Should Cops Be Physically Fit?

imagesCAM5SVKDWhat is the role of health in policing?

Should our police be required to be fit not only mentally and morally, but also physically?

For many years, I carried the torch for police wellness — basic police fitness and health standards — beyond the entry level. I believed that all police should be able to demonstrate a basic level of body strength and aerobic fitness throughout their career.

As you may imagine, not everyone in the organization welcomed my efforts. Yet, as former Chief Mike Masterson of Boise, Idaho, writes below, wellness programs can save police lives.

Looking at the national data regarding deaths of police officers, they are in greater danger of  a heart attack, debilitating effects of diabetes, and traffic accidents (many still do not wear seatbelts) than from the actions of criminals with guns.

I think there is a strong argument that police should be fit and able to carry out the emergency functions of their work throughout their career. One of the principle characters on a popular television cop show in the 80s often remarked — “No fat cops stealing apples!” Which meant he expected his officers to stay in shape and be honest!

Read what Chief Masterson has to say about the cardiac fitness program in Boise:

OFFICER SAFETY CORNER: Getting to the “Heart” of Officer Safety
By Mike Masterson, Chief of Police, Boise, Idaho, Police Department
When leaders in law enforcement think of officer safety, issues like driving, firearms, and defensive tactics come to mind. Yet, a new initiative by the Boise (Idaho) Police Department (BPD) demonstrates the need for life-saving programs to take a much more personalized approach and consider personal health an element of officer safety, particularly heart disease. Boise police officers are now part of a five-year Coronary Artery Disease Risk Assessment Screening Research Study conducted by Dr. Rob Hilvers, Dr. Steve Writer, and Dr. Pennie Seibert.

The program originally included only firefighters, but was expanded in 2013 to include two Boise area police departments—and it’s already making a difference.During the first weeks of the study, a 39-year-old BPD officer was identified as having major arterial blockage in the heart, which was discovered during the annual exercise cardiac stress testing (continuous EKG while running on a treadmill) that was made available to all officers at no cost as part of the study.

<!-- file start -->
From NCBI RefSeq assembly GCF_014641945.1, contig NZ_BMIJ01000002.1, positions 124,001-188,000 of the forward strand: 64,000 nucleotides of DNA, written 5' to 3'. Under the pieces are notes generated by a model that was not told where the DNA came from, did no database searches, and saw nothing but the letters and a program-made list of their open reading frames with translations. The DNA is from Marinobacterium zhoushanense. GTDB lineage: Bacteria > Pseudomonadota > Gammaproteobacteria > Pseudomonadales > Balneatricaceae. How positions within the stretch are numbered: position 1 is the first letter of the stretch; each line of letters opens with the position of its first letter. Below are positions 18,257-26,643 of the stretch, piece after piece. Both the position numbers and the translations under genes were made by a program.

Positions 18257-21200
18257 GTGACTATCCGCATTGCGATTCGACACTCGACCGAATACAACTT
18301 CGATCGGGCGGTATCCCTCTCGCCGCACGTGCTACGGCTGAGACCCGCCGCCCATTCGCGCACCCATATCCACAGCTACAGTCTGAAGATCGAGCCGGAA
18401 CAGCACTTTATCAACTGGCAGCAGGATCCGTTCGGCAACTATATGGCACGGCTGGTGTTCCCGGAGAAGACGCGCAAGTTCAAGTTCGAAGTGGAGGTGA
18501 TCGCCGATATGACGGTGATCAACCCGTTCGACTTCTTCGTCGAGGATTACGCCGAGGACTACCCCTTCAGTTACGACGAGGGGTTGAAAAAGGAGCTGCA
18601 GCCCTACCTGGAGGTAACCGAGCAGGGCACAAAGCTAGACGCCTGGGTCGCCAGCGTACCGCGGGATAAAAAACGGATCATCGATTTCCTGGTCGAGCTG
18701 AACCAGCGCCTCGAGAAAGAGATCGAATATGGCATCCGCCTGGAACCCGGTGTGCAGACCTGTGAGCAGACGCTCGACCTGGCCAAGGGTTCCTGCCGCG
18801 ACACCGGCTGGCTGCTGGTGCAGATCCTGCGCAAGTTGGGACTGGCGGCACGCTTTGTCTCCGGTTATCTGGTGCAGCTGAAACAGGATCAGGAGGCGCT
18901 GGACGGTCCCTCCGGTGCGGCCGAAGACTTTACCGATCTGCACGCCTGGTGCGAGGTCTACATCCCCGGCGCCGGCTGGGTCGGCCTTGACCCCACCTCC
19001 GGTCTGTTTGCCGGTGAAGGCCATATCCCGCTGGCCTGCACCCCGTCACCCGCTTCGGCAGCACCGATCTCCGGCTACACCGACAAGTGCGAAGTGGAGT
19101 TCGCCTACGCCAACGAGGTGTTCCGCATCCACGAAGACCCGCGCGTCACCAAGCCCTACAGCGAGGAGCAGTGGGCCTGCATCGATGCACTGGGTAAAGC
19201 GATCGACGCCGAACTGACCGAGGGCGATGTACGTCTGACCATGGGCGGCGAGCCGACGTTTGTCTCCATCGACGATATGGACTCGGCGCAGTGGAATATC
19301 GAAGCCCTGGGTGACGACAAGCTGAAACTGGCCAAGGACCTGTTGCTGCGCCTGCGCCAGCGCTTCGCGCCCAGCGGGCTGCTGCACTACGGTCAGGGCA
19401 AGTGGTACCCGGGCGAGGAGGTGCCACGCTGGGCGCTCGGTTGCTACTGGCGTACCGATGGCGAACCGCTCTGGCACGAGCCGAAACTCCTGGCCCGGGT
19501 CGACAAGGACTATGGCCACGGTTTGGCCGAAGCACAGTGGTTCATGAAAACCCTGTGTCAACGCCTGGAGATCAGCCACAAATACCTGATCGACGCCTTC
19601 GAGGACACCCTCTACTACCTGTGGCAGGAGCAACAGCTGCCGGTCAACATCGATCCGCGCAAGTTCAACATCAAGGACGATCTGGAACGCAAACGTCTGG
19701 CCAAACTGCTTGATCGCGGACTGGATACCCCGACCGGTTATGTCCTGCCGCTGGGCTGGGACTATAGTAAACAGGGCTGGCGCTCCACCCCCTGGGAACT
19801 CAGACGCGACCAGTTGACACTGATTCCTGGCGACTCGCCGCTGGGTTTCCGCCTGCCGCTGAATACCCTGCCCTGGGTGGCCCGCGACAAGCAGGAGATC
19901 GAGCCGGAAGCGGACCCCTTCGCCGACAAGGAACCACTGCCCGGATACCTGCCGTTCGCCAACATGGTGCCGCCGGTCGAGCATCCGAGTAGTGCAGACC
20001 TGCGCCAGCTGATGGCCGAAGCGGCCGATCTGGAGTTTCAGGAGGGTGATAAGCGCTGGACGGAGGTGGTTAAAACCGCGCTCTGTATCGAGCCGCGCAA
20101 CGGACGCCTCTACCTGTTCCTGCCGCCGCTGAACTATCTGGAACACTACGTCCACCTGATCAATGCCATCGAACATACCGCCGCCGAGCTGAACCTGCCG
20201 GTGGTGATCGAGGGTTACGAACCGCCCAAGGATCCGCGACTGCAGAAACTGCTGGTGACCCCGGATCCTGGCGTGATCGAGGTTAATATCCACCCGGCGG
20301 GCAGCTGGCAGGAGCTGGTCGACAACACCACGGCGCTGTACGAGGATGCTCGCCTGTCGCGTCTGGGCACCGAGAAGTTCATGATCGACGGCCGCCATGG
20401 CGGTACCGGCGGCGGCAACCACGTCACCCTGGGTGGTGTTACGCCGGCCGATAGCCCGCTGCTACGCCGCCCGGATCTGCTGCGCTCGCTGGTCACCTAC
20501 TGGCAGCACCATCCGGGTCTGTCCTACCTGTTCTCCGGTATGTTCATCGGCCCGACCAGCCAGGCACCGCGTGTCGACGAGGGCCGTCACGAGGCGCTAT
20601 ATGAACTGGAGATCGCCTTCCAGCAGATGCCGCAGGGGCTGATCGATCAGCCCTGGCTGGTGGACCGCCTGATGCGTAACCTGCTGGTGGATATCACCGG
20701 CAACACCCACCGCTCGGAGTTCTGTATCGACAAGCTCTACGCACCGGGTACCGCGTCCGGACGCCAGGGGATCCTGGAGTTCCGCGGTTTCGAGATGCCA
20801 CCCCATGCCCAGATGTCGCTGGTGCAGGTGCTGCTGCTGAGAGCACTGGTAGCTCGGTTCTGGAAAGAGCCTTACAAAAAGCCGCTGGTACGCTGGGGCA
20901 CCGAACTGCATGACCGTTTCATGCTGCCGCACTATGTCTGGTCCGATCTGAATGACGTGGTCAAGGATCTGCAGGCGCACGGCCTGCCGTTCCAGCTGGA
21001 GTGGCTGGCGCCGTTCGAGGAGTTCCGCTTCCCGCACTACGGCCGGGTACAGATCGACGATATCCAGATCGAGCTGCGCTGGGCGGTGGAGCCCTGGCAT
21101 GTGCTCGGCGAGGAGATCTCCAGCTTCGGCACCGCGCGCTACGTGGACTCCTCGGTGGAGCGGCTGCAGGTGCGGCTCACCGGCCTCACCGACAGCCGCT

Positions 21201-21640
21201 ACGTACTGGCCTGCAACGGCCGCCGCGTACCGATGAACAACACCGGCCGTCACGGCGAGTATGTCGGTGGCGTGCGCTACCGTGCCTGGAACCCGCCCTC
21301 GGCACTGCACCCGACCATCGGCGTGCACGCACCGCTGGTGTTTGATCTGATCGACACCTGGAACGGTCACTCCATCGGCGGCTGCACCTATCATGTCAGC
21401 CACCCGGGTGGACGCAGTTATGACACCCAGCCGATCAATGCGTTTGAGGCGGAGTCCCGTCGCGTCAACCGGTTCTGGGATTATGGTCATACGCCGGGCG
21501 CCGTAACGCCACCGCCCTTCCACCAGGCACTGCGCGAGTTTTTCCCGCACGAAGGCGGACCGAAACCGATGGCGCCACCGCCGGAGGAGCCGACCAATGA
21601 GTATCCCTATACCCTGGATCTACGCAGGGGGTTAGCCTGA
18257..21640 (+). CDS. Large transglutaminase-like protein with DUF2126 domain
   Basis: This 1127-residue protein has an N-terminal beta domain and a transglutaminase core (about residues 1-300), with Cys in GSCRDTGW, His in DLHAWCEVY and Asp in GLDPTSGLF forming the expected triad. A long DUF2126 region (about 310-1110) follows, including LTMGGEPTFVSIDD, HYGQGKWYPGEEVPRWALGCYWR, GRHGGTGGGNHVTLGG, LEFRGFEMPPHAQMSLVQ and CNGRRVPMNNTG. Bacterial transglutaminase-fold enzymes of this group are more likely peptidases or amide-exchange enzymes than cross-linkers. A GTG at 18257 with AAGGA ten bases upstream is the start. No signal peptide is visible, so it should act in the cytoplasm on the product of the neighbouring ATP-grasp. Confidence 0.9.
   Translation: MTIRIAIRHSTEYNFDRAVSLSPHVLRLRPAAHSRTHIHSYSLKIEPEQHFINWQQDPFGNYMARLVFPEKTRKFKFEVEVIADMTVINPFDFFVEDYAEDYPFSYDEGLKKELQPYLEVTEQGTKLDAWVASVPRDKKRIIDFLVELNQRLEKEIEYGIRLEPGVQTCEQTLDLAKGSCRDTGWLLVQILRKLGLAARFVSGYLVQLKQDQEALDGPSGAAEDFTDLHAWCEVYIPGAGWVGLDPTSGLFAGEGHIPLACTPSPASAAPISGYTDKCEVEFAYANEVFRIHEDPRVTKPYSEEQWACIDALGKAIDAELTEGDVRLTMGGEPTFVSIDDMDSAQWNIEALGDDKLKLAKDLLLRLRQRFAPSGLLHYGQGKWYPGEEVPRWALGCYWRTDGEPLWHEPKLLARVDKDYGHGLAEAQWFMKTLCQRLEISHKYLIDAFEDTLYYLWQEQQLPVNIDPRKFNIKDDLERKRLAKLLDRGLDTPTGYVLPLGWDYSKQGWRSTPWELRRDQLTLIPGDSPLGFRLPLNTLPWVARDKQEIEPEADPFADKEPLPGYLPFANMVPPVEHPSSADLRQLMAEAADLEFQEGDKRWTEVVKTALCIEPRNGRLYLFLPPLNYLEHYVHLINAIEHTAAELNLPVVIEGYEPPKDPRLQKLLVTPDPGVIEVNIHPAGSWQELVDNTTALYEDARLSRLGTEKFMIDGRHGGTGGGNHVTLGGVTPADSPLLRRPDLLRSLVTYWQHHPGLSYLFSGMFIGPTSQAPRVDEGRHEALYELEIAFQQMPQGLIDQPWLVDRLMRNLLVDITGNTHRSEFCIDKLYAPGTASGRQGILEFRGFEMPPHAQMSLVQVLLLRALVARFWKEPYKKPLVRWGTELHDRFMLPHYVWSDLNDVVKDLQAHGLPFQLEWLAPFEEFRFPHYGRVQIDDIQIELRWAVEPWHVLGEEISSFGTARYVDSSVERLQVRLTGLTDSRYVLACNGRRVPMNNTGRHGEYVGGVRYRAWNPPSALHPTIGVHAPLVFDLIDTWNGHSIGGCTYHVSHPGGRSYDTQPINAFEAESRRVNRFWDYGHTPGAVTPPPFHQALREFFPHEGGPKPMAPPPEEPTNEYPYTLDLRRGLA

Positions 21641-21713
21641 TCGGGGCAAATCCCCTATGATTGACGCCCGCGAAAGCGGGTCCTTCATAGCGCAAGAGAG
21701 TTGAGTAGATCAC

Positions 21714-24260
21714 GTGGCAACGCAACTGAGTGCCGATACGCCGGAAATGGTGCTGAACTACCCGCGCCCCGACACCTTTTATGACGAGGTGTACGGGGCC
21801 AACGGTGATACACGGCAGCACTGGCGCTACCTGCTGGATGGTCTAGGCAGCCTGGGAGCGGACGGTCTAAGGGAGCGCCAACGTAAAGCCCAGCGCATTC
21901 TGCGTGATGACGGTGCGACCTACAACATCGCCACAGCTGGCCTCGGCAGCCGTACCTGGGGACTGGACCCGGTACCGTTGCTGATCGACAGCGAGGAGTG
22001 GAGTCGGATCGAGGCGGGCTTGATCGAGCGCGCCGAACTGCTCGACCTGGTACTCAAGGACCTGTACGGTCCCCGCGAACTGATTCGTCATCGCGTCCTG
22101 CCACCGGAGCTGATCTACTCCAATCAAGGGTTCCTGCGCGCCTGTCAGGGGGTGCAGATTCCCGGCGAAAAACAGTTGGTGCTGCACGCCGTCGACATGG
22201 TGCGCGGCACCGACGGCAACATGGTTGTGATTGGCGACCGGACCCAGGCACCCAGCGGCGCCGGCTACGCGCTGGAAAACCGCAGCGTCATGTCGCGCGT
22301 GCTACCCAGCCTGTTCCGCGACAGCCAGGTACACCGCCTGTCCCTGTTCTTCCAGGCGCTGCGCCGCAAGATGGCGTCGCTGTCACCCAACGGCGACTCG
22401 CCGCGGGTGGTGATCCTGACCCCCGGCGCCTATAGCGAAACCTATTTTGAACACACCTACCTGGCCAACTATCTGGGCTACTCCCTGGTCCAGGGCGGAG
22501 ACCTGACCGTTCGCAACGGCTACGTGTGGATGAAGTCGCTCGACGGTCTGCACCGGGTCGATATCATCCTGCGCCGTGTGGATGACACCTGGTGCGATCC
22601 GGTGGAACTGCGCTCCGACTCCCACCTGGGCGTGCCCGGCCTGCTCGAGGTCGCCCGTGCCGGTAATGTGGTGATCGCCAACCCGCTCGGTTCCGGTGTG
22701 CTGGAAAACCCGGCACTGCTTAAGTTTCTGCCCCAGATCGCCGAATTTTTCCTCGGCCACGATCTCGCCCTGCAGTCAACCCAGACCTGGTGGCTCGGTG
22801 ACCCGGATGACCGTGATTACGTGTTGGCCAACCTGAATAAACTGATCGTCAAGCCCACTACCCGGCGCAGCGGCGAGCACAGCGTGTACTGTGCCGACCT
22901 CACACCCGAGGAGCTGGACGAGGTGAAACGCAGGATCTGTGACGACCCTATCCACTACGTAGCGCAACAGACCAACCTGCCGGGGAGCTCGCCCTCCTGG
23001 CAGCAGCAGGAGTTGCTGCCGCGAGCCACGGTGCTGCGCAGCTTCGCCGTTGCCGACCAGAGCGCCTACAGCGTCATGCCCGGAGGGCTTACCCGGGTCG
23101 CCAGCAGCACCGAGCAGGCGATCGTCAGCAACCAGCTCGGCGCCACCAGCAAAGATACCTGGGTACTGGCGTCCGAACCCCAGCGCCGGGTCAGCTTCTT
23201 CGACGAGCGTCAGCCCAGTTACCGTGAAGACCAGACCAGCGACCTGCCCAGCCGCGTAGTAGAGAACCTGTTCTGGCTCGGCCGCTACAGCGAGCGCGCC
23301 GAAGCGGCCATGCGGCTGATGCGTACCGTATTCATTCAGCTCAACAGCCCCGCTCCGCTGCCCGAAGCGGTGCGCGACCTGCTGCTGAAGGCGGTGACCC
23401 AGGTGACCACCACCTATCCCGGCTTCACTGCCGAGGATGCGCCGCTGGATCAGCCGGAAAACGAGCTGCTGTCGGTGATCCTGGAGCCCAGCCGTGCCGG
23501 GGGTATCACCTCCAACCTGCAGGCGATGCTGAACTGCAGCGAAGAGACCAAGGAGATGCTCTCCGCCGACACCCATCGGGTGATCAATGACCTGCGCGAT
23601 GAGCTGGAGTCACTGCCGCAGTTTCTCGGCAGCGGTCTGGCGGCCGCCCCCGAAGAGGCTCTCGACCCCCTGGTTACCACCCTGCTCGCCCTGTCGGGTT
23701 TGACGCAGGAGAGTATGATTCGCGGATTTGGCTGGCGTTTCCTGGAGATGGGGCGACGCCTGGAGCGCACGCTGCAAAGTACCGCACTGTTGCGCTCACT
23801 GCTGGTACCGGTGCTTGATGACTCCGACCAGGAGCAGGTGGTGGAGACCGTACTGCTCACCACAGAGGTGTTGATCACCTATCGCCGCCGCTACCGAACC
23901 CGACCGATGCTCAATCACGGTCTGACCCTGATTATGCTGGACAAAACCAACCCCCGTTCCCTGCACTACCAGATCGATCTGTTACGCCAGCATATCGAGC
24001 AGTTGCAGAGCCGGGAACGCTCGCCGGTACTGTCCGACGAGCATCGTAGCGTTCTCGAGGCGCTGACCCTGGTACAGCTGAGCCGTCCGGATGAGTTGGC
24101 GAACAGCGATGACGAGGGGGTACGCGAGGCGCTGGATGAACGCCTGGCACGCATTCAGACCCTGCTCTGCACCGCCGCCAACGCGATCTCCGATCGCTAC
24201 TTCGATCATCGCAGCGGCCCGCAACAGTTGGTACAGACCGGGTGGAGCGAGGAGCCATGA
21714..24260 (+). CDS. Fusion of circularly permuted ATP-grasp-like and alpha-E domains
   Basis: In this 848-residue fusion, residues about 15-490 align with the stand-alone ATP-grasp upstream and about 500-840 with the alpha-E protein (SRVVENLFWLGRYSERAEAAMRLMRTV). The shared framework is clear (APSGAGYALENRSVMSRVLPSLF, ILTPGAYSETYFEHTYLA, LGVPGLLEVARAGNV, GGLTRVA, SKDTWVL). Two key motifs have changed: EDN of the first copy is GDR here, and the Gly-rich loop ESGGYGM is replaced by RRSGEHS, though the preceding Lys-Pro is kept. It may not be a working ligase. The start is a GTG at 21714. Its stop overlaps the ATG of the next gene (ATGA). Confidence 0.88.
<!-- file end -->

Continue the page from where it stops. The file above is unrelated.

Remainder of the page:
The discovery led to immediate bypass surgery to repair the arteries, which were estimated to be 80 and 95 percent blocked. A month later, a second officer in his early 40s, prompted to take the cardiac stress test by his coworker’s experience, found he had a similar condition.

One simple test saved two lives in one month in a police agency of 300 sworn officers. Other tests in the study have proven benefits, as well—just a few weeks ago, an officer learned of a “hole” in his heart through the calcium screen and further medical tests are being conducted. Education, nutrition, exercise, and healthy lifestyle choices are just as important for officer safety as tactical and firearms training. Still, programs that emphasize the need for wellness and a healthy lifestyle have gone by the wayside in many departments.

It is encouraging, however, that the International Association of Chiefs of Police (IACP) has taken note of the large number of officers dying of heart disease and is reviving discussion on the issue…

[To read the entire article, CLICK HERE.]

12 Comments

  1. It says page not found for the link to the full piece. As for what I read, I do agree that physical health is important not just for police officers, but all professions.

    Police officers especially though benefit from being fit on the job, especially when they need to chase, and apprehend suspects.

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  2. In the British Army, if you do not pass the fitness test every year, they put you on a warning order for a specific time period. From what I had heard a long time ago, Japanese workers go have a 1 hour of exercise before they go to work. In the Japanese police, they practice Kenpo every day and many of those cops go on to become martial art experts themselves. I bet you that some of the older Japanese police officers who look like they are heavyweight could still outfight even our skinnier, younger cops.